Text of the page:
From A History of Haskell: Being Lazy with Class Paul Hudak, John Hughes, Simon Peyton Jones, Philip Wadler---3rd ACM SIGPLAN History of Programming Languages Conference, San Diego, California, June 2007.

3.8 Haskell and Miranda

At the time Haskell was born, by far the most mature and widely used non-strict functional language was Miranda. Miranda was a product of David Turner's company, Research Software Limited, which he founded in 1983. Turner conceived Miranda to carry lazy functional programming, with Hindley-Milner typing, into the commercial domain. First released in 1985, with subsequent releases in 1987 and 1989, Miranda had a well supported implementation, a nice interactive user interface, and a variety of textbooks (four altogether, of which the first was particularly influential (Bird and Wadler, 1988)). It was rapidly taken up by both academic and commercial licensees, and by the early 1990's Miranda was installed (although not necessarily taught) at 250 universities and around 50 companies, in 20 countries.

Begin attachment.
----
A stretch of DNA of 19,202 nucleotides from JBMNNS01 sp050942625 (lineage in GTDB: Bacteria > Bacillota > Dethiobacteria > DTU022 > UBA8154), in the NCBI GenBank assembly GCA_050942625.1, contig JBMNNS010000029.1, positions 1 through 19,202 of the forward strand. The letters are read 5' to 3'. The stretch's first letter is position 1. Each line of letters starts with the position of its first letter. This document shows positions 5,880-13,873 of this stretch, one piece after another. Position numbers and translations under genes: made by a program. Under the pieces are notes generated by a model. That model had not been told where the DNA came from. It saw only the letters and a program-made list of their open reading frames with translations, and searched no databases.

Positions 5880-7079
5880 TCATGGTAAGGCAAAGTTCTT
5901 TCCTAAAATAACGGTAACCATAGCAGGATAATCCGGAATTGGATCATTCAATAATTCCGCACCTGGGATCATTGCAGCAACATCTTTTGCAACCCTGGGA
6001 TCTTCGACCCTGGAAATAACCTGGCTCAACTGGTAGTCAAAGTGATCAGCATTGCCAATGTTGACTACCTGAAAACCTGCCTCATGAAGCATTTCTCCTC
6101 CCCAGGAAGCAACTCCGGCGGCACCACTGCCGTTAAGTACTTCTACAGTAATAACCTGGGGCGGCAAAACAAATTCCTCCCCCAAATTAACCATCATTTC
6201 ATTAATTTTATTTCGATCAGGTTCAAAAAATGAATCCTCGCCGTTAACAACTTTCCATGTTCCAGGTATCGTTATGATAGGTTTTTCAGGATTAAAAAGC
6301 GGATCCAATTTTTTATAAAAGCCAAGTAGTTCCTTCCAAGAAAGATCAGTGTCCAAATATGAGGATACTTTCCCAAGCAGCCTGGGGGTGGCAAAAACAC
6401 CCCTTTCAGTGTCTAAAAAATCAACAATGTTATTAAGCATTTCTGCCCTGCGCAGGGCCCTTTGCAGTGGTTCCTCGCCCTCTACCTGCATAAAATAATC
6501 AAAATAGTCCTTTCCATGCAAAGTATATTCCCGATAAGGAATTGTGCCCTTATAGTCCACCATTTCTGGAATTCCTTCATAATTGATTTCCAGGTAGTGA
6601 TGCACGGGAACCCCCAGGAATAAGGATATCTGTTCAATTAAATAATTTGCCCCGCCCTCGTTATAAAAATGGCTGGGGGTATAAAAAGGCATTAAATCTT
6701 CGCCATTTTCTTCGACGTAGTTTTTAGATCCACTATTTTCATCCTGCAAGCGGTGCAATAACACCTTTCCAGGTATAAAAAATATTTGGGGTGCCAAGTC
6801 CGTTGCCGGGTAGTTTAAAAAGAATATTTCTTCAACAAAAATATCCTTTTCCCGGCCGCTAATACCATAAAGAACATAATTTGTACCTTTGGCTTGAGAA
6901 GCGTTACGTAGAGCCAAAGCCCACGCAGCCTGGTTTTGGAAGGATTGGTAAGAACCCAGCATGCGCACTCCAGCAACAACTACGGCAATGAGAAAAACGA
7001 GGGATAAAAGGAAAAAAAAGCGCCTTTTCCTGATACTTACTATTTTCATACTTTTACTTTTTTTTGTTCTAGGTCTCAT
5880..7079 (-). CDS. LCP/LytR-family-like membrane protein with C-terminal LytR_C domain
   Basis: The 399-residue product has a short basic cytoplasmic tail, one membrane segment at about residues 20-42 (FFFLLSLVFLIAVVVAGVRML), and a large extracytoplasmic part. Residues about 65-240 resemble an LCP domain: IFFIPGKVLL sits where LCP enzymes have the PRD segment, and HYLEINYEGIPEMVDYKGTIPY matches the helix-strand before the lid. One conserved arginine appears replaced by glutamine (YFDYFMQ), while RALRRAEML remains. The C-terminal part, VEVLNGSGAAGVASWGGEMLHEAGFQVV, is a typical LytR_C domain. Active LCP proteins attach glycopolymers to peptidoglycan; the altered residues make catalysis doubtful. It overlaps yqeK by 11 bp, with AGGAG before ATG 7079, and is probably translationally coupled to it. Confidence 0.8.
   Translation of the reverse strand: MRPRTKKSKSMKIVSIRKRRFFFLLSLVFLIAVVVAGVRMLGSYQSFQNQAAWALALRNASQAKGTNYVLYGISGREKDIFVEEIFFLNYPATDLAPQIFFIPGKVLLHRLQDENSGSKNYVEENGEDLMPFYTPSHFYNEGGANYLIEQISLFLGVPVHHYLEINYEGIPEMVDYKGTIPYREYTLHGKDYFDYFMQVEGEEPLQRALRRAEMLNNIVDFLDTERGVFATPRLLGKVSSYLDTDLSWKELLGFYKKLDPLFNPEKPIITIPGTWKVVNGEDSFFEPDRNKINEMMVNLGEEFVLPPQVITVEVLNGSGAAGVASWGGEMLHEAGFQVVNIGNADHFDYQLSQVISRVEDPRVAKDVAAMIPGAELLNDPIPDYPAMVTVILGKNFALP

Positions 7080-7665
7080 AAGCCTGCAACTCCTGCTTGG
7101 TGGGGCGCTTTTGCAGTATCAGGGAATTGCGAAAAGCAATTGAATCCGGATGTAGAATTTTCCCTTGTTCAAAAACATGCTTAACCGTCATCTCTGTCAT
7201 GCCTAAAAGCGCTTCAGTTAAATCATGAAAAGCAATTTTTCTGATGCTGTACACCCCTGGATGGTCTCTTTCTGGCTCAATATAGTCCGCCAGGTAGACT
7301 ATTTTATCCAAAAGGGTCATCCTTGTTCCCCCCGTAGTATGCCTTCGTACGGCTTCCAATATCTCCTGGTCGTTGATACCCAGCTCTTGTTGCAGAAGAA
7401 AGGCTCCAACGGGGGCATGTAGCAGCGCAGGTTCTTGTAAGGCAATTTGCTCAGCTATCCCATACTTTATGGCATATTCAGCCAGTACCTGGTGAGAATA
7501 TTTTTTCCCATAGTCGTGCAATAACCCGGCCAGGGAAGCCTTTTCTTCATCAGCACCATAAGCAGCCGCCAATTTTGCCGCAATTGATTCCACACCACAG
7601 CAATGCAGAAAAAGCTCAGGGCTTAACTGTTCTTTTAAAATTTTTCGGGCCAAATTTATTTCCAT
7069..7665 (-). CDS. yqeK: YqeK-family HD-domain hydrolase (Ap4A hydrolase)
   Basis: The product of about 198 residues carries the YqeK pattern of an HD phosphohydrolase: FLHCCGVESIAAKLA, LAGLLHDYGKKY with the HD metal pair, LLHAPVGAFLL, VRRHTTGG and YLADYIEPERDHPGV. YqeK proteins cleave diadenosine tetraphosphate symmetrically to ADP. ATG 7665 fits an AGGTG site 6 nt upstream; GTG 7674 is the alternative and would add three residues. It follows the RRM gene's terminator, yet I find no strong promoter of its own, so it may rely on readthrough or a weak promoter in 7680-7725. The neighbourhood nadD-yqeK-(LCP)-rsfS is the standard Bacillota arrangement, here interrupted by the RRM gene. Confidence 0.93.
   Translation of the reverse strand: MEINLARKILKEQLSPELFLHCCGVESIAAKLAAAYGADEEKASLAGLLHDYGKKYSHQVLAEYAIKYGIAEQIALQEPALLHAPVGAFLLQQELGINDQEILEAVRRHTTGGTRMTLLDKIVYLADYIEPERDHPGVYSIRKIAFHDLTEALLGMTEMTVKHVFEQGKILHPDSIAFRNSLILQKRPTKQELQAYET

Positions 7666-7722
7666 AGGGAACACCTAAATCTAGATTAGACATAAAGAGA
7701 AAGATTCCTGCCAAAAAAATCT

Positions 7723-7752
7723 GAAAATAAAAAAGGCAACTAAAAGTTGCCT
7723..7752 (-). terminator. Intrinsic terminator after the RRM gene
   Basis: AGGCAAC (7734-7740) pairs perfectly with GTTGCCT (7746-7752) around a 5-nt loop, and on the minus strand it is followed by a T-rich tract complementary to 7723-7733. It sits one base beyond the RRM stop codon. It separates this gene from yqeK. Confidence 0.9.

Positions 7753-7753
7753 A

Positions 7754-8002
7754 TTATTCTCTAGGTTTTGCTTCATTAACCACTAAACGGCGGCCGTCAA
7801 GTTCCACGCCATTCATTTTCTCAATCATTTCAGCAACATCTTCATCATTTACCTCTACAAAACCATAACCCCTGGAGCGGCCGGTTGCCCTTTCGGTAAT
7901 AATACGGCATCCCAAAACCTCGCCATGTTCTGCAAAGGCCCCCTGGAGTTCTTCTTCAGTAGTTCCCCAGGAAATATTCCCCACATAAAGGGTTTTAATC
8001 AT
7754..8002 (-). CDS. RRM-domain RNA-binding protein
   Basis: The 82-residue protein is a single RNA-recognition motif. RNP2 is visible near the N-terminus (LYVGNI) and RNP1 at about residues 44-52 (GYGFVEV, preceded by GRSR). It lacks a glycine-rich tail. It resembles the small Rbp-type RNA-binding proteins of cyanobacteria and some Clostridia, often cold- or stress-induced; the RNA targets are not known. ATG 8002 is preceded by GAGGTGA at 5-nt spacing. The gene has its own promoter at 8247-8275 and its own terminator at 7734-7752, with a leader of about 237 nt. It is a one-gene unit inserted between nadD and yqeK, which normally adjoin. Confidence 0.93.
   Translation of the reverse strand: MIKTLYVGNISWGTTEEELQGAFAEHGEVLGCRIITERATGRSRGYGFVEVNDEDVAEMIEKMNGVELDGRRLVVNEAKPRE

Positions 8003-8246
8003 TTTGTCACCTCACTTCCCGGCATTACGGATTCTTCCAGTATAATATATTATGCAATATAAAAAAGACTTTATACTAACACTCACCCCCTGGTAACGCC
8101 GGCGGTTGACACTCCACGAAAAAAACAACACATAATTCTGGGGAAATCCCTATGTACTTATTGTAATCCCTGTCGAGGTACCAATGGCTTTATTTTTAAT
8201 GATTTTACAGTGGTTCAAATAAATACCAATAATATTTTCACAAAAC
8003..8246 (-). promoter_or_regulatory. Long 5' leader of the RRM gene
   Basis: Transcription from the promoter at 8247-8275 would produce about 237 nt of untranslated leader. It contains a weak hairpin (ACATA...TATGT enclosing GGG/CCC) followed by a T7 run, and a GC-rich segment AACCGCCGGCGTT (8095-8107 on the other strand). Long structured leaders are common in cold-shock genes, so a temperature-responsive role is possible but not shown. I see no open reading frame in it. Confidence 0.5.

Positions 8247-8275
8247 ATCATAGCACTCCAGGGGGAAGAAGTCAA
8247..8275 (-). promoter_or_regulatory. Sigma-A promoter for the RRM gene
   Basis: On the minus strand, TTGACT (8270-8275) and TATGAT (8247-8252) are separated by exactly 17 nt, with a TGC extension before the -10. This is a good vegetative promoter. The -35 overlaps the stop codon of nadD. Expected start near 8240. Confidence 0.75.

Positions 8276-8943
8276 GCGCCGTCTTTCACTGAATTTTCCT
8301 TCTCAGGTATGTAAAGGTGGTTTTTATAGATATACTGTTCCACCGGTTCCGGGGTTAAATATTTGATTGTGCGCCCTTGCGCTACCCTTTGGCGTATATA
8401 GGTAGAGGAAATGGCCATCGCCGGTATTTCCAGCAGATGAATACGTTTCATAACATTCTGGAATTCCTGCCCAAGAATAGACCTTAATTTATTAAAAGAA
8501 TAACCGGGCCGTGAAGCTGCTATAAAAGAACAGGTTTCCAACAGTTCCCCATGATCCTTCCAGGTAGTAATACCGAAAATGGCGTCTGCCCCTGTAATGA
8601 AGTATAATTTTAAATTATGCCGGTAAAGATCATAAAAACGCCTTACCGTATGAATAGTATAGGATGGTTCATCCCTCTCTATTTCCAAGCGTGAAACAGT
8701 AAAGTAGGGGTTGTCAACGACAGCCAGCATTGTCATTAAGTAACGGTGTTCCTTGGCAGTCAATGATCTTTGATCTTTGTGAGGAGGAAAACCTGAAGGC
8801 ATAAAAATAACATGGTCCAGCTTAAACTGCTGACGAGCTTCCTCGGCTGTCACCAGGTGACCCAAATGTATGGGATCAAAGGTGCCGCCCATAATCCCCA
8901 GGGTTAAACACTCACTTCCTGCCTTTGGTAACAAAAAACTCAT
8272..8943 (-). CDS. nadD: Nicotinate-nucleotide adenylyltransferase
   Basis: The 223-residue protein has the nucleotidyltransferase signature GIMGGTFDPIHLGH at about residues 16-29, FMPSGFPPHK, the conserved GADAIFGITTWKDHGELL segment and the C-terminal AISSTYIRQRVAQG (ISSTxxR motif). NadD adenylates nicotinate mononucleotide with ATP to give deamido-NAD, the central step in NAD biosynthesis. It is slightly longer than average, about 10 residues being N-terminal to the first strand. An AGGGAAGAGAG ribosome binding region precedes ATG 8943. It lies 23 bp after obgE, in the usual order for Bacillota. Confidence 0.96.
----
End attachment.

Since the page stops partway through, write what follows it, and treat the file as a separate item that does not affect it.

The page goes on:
Haskell's design was, therefore, strongly influenced by Miranda. At the time, Miranda was the fullest expression of a non-strict, purely functional language with a Hindley-Milner type system and algebraic data types---and that was precisely the kind of language that Haskell aspired to be. As a result, there are many similarities between the two languages, both in their basic approach (purity, higher order, laziness, static typing) and in their syntactic look and feel. Examples of the latter include: the equational style function definition, especially pattern-matching, guards and where clauses; algebraic types; the notation for lists and list comprehensions; writing pairs types as (num,bool) rather than the int*bool of ML; capitalisation of data constructors; lexically distinguished user-defined infix operators; the use of a layout rule; and the naming of many standard functions.

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